Xavier Llor, MD, PhD, is a gastroenterologist at Yale Medicine with a specialty in colorectal cancer and cancer genetics. He is the co-director of the Smilow Cancer Genetics and Prevention Program and the medical director of the Colorectal Cancer Prevention Program.
After receiving a medical school education from the Autonomous University in Barcelona, Dr. Llor trained in basic research and internal medicine at the University of Chicago and completed his PhD in molecular biology from the University of Barcelona. His background as both a clinician and researcher led him to specialize in cancer genetics, where he works to identify specific genes that make a person more susceptible to gastrointestinal cancers. “One of the most rewarding things about this field is that every day we seem to discover more, and that knowledge is translated very quickly into patients’ lives,” says Dr. Llor.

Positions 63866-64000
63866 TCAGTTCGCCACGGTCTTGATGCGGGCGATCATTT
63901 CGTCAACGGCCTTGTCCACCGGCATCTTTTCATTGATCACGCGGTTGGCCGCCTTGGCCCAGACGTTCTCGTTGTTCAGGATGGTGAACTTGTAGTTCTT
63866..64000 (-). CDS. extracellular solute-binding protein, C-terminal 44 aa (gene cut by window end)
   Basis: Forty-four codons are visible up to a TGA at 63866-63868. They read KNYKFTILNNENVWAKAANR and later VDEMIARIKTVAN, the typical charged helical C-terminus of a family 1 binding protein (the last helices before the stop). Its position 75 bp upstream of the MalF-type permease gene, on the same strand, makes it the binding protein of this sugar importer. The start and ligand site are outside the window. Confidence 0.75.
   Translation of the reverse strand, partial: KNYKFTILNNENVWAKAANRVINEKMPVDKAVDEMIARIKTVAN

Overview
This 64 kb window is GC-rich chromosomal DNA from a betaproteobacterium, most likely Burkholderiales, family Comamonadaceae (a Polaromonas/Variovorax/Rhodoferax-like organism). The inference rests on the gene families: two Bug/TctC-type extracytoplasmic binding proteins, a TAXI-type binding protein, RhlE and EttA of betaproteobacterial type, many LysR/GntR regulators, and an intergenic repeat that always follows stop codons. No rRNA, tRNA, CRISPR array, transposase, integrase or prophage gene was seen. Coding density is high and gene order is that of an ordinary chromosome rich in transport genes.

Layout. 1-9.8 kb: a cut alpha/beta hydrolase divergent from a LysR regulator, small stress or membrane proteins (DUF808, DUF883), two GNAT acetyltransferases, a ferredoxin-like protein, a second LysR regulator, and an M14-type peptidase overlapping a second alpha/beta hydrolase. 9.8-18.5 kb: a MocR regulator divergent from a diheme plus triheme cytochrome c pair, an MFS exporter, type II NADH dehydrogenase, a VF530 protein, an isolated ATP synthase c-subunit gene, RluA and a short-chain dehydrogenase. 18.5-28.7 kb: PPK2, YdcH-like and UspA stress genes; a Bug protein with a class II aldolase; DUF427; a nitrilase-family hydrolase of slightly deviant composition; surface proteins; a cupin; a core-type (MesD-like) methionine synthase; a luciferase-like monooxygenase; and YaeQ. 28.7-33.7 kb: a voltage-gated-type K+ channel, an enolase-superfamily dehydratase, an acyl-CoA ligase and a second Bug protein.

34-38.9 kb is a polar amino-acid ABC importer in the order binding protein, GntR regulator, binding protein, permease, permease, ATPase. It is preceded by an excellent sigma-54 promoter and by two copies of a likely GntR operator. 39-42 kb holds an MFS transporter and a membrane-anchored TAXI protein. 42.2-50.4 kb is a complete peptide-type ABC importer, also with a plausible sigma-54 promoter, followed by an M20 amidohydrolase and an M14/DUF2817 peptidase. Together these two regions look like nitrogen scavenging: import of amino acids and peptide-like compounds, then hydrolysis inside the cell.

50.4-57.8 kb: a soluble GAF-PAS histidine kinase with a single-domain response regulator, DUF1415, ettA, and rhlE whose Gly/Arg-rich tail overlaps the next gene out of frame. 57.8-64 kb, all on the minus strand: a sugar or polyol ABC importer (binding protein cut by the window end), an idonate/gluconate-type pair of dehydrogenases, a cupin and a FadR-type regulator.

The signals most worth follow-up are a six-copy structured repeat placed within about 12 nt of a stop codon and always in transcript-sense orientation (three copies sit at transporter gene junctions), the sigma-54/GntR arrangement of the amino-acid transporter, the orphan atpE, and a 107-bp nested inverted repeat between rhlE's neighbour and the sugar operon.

As a physician, Dr. Llor uses his research to screen for cancer in his patients. The goal is to detect cancer risk as early as possible. This knowledge can help patients take measures to prevent cancer, or it can help doctors treat patients with cancer as early as possible. “The earlier a cancer is detected, the better the prognosis is,” says Dr. Llor.
In addition, genetic defects that are linked to gastrointestinal cancers may also be linked to cancers in other parts of the body. “We take a broad and comprehensive approach to patients in making sure that we prevent all cancers that are linked to those particular genetic defects,” says Dr. Llor.
As a researcher, Dr. Llor continues to identify new genes that may be linked to colorectal cancers and better understand the link between stomach and breast cancer, and a mutation in the gene CDH1. He has also made important contributions to the field of Lynch syndrome (a hereditary form of colorectal cancer).
Dr. Llor teaches as an associate professor of medicine (digestive diseases) at Yale School of Medicine.